Monday, September 11, 2017

Teachers. Thoughts on Grading #3 - More on (not moron!) Homework

This is the third of a series of 8 posts that ran sporadically
from 4/18-7/24 of this year. 
I never posted #8 because I decided
to reprise the series for the new school year.
I'm running all 8 posts on consecutive Mondays starting 8/28. 
If you're not a teacher and you're reading this,
let a teacher know.
I've been in enough "inservice" sessions to guarantee that the information in this series is better than most they'll be sitting through this school year. 


What happens when you teach an advanced course—AP or IB, for example? No matter what “level” your course is, if you include higher level thinking skills in assignments, how do you grade that in class?

There are times when the only appropriate way to grade an assignment is for the teacher—you—to grade the whole kit and caboodle. That doesn’t have to be very often.

I’ll present two examples of how you can use PowerPoint to make your life easier. I have used the first example, scientific graphing, in all my classes from 9th-12th grade.

The second example is from AP Biology. It will be part of next week's blog.

The good news is this: You don’t have to know much about science to appreciate the explanation of this grading technique. The model works in any content area where you have repeating assignment types—graphing, in example one—or complex assignments with high-level vocabulary—example two.

When you grade an assignment of a type that is frequently assigned, you should teach how to do that assignment early in the year. Teaching the process, allowing students to make a sample, and grading that sample is the best way to ensure consistent grading over time.

The images below are from the PowerPoint used to teach scientific graphing.


During instruction, the top slide in the next set of PowerPoint slides starts with a blank X-Y axis. Labels and other components appear at the proper locations, reinforcing the previous slides’ information.

Using an appropriate scale is emphasized. Pretty much the goal is to fill a piece of graph paper with the graph. Next producing the line that "is" the graph is described.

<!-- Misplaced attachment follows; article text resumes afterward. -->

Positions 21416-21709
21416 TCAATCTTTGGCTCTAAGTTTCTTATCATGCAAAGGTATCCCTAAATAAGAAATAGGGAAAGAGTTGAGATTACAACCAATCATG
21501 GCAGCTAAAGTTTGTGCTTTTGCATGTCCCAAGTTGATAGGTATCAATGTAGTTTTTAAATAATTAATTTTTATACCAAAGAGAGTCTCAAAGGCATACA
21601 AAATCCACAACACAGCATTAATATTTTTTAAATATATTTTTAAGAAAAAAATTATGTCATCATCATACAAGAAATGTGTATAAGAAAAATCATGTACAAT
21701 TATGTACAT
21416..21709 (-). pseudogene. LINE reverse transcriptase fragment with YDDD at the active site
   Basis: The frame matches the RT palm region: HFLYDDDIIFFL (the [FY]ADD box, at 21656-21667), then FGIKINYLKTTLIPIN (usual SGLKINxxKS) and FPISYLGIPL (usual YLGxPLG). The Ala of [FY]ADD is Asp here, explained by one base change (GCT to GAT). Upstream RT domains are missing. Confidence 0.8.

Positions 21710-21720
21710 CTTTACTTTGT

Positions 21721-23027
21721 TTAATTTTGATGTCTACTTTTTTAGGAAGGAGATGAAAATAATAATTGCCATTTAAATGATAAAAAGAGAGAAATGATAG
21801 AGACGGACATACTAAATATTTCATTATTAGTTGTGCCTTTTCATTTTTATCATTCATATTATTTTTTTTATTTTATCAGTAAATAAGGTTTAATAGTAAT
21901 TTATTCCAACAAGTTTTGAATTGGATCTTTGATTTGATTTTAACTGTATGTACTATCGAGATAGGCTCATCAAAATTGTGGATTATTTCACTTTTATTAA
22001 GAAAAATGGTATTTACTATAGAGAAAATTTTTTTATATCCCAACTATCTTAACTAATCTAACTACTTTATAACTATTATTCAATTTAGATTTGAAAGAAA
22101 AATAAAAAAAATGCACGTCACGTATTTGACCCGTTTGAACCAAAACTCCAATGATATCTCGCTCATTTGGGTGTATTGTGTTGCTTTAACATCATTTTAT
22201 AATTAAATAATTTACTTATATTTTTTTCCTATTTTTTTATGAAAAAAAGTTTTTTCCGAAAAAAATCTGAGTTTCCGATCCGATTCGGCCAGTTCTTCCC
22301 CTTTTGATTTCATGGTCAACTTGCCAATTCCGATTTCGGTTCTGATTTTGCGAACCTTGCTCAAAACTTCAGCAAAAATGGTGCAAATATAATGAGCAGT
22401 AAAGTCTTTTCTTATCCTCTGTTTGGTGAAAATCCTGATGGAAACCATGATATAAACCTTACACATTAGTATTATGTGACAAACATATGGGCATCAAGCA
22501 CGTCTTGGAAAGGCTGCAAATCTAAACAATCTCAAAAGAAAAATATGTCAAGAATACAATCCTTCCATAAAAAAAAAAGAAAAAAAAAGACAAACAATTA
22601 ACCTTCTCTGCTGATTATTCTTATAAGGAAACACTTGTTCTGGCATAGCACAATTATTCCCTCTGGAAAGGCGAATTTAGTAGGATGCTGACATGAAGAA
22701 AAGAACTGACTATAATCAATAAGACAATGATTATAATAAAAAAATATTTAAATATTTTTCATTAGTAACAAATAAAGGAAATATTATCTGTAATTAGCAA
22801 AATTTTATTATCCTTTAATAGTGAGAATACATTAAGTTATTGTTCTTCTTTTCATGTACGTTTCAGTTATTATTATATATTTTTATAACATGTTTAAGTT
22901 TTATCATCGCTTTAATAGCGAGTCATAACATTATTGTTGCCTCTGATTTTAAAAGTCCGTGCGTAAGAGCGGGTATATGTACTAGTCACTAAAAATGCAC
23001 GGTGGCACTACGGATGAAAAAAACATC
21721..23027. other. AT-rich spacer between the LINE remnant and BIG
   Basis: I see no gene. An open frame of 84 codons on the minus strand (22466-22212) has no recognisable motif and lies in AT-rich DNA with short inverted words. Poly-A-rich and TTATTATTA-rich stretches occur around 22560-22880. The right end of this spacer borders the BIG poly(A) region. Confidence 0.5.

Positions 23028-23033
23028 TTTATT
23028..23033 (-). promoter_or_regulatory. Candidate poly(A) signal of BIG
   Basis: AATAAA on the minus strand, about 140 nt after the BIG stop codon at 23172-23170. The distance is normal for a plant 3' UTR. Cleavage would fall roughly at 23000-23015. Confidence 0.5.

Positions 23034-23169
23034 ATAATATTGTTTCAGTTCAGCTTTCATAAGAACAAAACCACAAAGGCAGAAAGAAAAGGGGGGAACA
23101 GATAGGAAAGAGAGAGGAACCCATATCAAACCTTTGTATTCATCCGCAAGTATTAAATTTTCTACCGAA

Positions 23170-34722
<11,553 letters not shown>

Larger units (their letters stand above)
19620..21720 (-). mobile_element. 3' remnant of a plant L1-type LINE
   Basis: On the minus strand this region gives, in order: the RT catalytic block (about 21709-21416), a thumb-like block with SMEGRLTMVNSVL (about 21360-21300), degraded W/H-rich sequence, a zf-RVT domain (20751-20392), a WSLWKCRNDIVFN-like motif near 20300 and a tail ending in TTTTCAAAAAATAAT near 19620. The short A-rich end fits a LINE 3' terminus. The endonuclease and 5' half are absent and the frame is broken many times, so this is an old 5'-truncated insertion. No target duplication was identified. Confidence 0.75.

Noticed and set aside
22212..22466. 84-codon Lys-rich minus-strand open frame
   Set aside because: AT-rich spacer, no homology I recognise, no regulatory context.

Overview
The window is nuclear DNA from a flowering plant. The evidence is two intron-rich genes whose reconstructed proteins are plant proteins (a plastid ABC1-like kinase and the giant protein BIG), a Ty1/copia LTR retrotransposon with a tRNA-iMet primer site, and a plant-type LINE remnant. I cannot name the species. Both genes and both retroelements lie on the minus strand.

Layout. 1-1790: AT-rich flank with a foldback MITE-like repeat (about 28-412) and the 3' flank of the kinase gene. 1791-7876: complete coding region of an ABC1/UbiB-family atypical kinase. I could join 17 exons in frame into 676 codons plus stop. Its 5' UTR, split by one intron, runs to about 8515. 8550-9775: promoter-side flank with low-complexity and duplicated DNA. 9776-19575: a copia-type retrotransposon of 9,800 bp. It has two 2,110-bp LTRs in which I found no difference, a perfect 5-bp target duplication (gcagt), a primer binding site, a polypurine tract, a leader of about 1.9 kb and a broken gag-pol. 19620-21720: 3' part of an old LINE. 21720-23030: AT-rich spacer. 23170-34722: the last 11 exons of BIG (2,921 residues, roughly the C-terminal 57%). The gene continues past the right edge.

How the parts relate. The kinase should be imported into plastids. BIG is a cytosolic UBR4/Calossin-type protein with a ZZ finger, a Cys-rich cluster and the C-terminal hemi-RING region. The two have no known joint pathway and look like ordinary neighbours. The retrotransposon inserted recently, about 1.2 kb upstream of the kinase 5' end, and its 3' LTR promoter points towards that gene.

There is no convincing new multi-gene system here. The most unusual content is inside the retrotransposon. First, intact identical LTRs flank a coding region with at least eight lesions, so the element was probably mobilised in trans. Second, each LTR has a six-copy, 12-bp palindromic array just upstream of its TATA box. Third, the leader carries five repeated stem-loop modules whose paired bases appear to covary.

Most students think their graphs are "done" at this point. They are not!
The title on a scientific graph is very important. It is worth one-third of the points for the graph. For that reason, an explanation of how to name a graph and why is critical, especially since graphs are often graded in class.


I apologize for the overlap of print in some images. That's because various items "appear" with a mouse click at specific times in the presentation.

Look at the image titled “Now put a title on the graph” in the pair above. The first text box to appear after the explanation of what information a title contains is, “The title should explain what you have graphed.”

Students discuss ideas for titles in pairs.

“For example: This title would be…” appears.

Last the actual title “Electronegativity Values of Selected Elements” appears in the proper location and the two previously visible text boxes disappear. This leads to the final slide.
If a graph has multiple lines, a key is needed. 
Students then are given time to make a graph and share it with their partners. They "grade" their graphs as practice.

After the first lab activity, students grade their own graphs.

They use the “grading pens” I mentioned in a previous blog for this grading. No pens or pencils except the grading pens are allowed during the grading.


During the grading time, slides appear in left to right, top row to bottom row.

Grading begins with the title.

The gray box containing the title appears after students have compared what they had on their graphs.
Students ask clarifying questions during the time the left slide in the bottom row is visible.

The last slide comes into view.

  • Each “burst” appears in this sequence. Title. Y-axis. X-axis. Curve. Key. Yellow box.
  • Students put the points earned in the same place on their graph as the “burst” for that feature appears on the screen.
  • Questions are addressed. The teacher is the final arbitrator in any dispute.
  • Points are totaled and written under the student's name on the graph.
  • On “random” assignments, graphs are exchanged after grading. Scoring in authenticated by the new grader. Differences in scoring are resolved by the teacher before the papers are turned in. Not knowing when this will occur helps ensure honesty in the scoring.
  • I check a set of graphs periodically, too. Again, this encourages the students to be honest in their assessments of point values.

This method does “take class time.” However, students learn from their errors while the teacher saves grading time for more complex assignments.

In the next blog in this series, I explain my method for peer grading of assignments with specific details required or that are based on “advanced” material.


Email me: EIT.DrD@gmail.com with questions/ comments.
Or, if you'd like more information or samples of anything described in this series, send an email there!

The next Teachers. Thoughts on Grading will have still more on homework.

Follow me on Twitter: @CRDowningAuthor and Facebook: https://www.facebook.com/CRDowningAuthor
My website is: www.crdowning.com

I'd appreciate your feedback!


Email me at: chuckdowningauthor@gmail.com

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